But recent events like the unprecedented heat and wildfires in the western U.S., catastrophic floods in Germany and China, and —for the first time ever — an extreme heat advisory from weather authorities in Great Britain, have only added to the drumbeat of reminders that severe climate impacts have arrived.
As these events expose the risks to businesses world-wide, it’s become clear that investing with an eye toward climate change has arrived as well. In the first quarter of 2021 alone, investors poured $178 billion into “green” investment funds globally.
“It’s real. You need to know about it,” says Lucas Mansberger, an investment strategist and senior manager selection analyst at Greenleaf Trust, a Kalamazoo, Mich.-based firm. (Despite its name, Greenleaf does not focus exclusively on “green” investments.)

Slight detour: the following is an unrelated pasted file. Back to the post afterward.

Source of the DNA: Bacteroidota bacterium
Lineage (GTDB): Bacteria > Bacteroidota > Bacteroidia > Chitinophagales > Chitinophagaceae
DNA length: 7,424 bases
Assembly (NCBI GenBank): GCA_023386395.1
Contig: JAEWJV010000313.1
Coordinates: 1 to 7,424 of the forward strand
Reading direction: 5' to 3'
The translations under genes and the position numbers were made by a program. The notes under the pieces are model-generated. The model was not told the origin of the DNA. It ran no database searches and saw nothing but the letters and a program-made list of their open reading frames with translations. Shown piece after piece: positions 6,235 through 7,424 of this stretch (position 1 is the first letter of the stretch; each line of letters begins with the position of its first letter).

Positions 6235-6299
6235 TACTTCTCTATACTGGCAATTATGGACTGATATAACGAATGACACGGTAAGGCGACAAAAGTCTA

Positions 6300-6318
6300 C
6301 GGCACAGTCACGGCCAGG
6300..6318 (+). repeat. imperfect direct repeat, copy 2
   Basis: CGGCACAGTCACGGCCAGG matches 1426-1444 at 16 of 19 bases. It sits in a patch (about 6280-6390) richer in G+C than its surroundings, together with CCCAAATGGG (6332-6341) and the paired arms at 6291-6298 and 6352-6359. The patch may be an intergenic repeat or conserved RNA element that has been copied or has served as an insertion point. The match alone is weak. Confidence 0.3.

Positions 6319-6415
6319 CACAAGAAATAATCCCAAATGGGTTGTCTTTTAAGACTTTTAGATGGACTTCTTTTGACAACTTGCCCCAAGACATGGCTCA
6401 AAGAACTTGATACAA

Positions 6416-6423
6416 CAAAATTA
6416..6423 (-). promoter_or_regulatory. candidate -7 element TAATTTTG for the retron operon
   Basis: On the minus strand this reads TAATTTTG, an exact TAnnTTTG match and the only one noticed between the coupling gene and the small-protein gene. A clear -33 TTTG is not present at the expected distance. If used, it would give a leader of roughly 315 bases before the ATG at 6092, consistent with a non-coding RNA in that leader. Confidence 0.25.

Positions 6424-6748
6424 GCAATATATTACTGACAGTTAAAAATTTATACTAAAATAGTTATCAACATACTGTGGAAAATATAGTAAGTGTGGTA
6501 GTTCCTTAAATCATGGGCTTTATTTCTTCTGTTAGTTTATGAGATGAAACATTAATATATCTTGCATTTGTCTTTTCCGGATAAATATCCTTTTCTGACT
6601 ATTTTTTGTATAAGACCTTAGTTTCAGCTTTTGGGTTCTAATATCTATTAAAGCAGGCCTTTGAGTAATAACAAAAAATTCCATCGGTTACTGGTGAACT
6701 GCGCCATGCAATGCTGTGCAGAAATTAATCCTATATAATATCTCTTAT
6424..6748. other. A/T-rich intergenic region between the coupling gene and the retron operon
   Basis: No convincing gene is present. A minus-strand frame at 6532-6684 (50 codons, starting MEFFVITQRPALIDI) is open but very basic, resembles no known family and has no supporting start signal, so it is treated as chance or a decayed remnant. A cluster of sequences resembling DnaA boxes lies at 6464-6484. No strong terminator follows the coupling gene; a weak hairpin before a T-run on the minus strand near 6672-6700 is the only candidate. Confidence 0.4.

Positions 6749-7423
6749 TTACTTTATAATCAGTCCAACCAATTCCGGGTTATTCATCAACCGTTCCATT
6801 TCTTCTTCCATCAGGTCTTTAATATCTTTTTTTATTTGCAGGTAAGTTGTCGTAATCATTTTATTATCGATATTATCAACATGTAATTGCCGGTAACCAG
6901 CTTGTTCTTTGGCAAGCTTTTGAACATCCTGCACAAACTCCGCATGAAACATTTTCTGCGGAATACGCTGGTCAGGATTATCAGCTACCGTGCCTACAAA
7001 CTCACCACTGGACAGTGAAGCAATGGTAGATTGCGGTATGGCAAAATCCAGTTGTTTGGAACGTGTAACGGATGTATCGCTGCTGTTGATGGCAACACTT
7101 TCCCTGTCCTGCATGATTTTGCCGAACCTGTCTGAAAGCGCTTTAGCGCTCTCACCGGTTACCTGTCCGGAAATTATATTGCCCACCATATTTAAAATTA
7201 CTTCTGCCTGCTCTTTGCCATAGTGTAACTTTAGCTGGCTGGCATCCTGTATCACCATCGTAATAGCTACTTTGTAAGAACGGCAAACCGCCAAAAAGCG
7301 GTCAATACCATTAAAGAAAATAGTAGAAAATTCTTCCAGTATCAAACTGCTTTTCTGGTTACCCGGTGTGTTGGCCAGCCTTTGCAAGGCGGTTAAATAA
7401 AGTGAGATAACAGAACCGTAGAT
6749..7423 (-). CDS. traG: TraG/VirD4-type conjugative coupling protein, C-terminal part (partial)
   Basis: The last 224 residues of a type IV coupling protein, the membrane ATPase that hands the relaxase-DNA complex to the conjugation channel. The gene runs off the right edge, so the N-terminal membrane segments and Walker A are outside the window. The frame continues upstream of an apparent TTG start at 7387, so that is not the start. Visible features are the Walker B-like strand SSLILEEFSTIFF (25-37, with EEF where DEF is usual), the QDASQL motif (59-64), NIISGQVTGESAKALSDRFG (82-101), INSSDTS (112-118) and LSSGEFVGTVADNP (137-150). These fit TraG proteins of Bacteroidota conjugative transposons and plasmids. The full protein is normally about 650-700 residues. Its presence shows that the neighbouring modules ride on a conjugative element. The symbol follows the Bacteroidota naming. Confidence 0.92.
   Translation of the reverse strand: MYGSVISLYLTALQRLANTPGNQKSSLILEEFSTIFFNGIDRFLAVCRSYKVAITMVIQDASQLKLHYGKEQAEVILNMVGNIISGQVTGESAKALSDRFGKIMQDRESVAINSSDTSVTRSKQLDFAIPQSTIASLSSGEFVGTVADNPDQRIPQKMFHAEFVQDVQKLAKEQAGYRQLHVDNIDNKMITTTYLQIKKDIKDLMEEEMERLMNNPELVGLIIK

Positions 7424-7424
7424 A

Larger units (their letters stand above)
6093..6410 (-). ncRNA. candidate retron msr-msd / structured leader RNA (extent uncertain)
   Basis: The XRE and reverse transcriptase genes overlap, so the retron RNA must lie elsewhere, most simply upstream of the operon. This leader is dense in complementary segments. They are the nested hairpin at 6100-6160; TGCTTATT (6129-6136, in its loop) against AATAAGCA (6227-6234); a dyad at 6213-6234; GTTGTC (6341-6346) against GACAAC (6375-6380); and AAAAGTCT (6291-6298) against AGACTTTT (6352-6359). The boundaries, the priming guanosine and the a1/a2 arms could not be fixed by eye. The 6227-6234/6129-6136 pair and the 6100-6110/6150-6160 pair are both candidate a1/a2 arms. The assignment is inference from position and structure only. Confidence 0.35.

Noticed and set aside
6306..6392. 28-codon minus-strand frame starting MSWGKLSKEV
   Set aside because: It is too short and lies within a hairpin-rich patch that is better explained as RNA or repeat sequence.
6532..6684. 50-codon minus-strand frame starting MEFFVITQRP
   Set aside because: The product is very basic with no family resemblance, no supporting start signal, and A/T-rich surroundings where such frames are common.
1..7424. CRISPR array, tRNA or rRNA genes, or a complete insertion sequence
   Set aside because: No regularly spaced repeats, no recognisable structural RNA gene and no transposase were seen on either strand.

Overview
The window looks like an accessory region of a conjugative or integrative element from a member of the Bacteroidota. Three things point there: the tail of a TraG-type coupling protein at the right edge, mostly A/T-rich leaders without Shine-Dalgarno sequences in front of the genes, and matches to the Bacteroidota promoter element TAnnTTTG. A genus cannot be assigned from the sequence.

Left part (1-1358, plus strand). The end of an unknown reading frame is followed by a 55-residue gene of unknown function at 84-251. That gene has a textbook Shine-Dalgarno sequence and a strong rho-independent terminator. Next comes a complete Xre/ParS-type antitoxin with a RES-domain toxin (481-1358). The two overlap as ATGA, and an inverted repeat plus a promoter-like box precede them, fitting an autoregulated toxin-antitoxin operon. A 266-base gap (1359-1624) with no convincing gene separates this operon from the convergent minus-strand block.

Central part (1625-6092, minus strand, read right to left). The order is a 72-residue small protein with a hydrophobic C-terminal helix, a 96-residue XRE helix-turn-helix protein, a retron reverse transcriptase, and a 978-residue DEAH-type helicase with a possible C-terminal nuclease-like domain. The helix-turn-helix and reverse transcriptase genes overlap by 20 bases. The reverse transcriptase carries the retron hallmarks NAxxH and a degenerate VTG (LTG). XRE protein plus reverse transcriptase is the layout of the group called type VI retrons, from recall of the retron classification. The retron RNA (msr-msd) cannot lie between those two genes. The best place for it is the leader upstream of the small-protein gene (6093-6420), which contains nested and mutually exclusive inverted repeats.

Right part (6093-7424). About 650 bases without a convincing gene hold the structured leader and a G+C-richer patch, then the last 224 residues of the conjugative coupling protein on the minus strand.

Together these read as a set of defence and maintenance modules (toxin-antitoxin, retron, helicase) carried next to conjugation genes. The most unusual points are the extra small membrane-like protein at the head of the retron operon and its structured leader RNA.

“You can see that environmental issues like the heat waves out west, the rising sea levels — they’re beginning to be material and salient to companies and to investors in a way that they weren’t 20 or 30 years ago,” Mansberger said. “And because that’s happening, you see more attention from the investment community.”
A year ago, when the COVID-19 pandemic was stealing most of the headlines, CNBC proclaimed that a new green investing “megatrend” was in the works. The pronouncement was triggered in part when Larry Fink, CEO of the global investment juggernaut BlackRock,
predicted that the imperatives around climate change would trigger a “fundamental reshaping of finance.”